Why did Justin Trudeau lose a million votes in the 2019 election? Why did he lose his majority? Why did he lose his standing in the world, and with Canadians?
Because of LavScam. Because of the Aga Khan, and unbalanced budgets, and no electoral reform, and serial scandals. Because of things he did personally, too: Aga Khan, LavScam, and Gropegate, and elbowing a female MP, and blackface, and the unrelenting solipsism and conceits.
All that. But it has been the arrogance of Trudeau and his cabal, too. Konrad Yakabuski writes up an indictment about that, here. Highlights below.
One of the great ironies of Prime Minister Justin Trudeau’s government is that it has proved so ineffective in the one area where it so emphatically promised to outdo its predecessors.
It was always presumptuous on the part of Mr. Trudeau and his former principal secretary, Gerald Butts, to suggest they would run a more effective government than any of those that came before them. But by dropping the ball so spectacularly on so many key files, Mr. Trudeau’s Prime Minister’s Office set itself up for the failure that has now befallen it.
…The Trudeau PMO has never seemed clear on its own priorities. So how could it expect the senior bureaucracy to be clear on them? At both the micro-policy level (electoral reform, balancing the budget by 2019) and macro-policy level (reconciliation with Indigenous peoples, supporting economic growth while fighting climate change), the Trudeau government has continually sent mixed signals to the bureaucracy about how seriously it takes its own promises.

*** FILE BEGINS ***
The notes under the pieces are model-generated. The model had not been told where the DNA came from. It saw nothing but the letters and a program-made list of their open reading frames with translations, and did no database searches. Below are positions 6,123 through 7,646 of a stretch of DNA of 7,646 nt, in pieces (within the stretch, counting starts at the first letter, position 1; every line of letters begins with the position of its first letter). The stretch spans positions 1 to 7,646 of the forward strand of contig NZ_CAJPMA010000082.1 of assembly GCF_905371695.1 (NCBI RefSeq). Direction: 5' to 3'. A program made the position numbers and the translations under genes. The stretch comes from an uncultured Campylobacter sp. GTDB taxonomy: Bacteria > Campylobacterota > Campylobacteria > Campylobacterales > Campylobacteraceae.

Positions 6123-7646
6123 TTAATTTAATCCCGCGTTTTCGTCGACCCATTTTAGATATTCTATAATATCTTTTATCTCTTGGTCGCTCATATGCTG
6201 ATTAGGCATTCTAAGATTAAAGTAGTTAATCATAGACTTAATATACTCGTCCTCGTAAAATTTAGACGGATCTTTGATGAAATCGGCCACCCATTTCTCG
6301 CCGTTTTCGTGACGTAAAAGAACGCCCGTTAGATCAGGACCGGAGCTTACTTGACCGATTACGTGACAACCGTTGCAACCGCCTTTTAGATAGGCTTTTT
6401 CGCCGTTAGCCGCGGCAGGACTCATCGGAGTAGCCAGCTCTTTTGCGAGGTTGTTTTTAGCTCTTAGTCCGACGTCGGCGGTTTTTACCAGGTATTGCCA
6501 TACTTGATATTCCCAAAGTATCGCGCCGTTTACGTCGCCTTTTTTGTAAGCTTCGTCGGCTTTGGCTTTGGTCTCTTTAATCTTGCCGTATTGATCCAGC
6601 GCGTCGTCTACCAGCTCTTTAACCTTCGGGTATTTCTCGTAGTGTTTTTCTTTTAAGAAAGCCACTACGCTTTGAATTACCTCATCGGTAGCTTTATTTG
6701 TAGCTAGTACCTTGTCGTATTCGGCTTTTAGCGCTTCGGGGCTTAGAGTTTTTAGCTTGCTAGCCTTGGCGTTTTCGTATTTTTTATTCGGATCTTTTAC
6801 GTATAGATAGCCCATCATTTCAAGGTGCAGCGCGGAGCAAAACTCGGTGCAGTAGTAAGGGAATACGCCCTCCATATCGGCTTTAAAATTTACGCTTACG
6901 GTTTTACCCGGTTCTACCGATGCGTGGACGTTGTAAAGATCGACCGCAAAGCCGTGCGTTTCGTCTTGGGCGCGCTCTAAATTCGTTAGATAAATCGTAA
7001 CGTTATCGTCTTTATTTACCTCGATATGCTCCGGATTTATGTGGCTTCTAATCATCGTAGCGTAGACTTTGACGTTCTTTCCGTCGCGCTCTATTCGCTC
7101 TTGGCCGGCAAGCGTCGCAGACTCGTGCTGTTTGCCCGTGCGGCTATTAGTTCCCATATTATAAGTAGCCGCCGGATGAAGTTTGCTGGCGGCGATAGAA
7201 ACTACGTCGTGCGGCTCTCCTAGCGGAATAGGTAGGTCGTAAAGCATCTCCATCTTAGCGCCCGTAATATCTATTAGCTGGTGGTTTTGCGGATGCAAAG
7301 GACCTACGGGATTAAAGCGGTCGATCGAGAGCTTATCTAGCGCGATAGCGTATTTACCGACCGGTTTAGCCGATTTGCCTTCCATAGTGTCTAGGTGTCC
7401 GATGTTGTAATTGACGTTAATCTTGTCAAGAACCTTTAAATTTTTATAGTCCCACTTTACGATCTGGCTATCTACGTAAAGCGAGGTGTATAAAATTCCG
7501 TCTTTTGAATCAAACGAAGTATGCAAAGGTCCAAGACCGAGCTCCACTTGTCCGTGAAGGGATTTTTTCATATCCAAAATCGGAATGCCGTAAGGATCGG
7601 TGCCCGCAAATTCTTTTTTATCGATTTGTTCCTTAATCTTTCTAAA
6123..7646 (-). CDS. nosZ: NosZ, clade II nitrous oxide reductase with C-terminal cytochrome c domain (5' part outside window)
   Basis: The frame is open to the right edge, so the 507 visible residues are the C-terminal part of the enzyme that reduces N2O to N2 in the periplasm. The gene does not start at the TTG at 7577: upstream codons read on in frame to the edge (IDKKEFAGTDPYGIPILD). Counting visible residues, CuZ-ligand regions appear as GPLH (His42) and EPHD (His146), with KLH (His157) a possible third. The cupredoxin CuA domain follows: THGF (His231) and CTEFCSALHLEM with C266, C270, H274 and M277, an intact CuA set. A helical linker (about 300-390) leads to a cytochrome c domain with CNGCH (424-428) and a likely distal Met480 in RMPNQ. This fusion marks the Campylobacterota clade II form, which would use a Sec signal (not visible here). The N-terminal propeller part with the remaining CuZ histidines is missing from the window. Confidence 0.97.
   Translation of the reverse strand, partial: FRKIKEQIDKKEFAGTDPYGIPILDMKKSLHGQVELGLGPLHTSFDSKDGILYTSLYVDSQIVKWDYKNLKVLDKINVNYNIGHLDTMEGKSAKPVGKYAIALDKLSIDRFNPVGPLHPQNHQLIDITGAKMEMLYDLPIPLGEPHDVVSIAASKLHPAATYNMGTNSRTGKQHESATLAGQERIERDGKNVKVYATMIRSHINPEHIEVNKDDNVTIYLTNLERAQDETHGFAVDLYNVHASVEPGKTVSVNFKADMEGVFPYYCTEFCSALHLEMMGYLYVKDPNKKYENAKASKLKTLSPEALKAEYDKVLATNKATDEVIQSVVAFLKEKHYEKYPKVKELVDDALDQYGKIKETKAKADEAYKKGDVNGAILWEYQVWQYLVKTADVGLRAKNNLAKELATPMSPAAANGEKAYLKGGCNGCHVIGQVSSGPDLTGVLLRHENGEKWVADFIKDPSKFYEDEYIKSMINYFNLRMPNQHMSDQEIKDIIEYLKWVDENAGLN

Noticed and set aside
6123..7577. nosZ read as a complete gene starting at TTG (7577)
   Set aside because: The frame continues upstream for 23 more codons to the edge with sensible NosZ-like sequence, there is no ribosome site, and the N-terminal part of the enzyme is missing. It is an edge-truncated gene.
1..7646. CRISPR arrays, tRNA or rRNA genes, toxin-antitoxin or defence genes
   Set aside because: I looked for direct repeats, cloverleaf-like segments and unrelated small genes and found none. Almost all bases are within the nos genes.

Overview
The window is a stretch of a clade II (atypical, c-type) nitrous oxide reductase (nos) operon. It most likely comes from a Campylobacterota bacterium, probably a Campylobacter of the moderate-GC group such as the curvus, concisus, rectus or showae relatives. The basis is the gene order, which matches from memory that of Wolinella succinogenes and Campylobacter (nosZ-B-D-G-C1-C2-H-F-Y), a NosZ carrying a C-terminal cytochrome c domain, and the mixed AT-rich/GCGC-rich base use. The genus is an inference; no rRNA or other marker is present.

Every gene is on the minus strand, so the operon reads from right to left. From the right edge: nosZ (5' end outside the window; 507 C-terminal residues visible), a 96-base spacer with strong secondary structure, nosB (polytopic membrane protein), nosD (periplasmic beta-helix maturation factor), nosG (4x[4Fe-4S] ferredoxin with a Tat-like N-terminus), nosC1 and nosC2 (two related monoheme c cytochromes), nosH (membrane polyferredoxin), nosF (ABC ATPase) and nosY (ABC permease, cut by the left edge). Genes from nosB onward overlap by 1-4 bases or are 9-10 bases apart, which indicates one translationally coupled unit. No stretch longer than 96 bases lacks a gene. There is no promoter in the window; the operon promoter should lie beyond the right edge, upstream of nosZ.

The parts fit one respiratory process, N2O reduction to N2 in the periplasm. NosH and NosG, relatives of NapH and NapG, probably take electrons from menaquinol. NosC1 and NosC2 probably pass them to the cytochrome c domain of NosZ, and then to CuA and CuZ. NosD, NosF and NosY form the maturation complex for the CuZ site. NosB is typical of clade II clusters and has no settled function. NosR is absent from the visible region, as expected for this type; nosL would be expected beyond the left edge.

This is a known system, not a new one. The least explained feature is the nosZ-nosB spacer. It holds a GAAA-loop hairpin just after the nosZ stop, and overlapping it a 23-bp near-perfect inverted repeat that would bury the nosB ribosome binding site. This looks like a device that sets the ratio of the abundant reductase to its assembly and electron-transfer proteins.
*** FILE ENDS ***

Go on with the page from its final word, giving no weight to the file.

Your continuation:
When it has sprung into action, the Trudeau PMO has typically made a mess of it. The SNC-Lavalin affair, which started out with a straightforward move to bring Canadian law on deferred prosecution agreements in line with that of other developed countries, nearly destroyed Mr. Trudeau’s government all because the PMO failed to abide by its own deliverology credo.
It is perhaps no coincidence that the Trudeau government’s most notable successes – the implementation of the Canada Child Benefit and medical aid in dying, and the negotiation of new health-care funding agreements with the provinces – were overseen by low-key ministers who kept their eyes on the ball rather than their Twitter feeds. Social Development Minister Jean- Yves Duclos and Jane Philpott, Mr. Trudeau’s first health minister, were focused on results, not retweets.
Overall, however, execution has proved to be the Achilles heel of this government. It has proved inept at buying fighter planes or fixing the Phoenix pay system. It promised a bigger role for Canada in global affairs but has earned a reputation abroad for being fickle and stingy. The Canada Infrastructure Bank extends its record for overpromising and underdelivering.
Indeed, the scariest words in Canadian English may have become: “I’m from the Trudeau government, and I’m here to help.”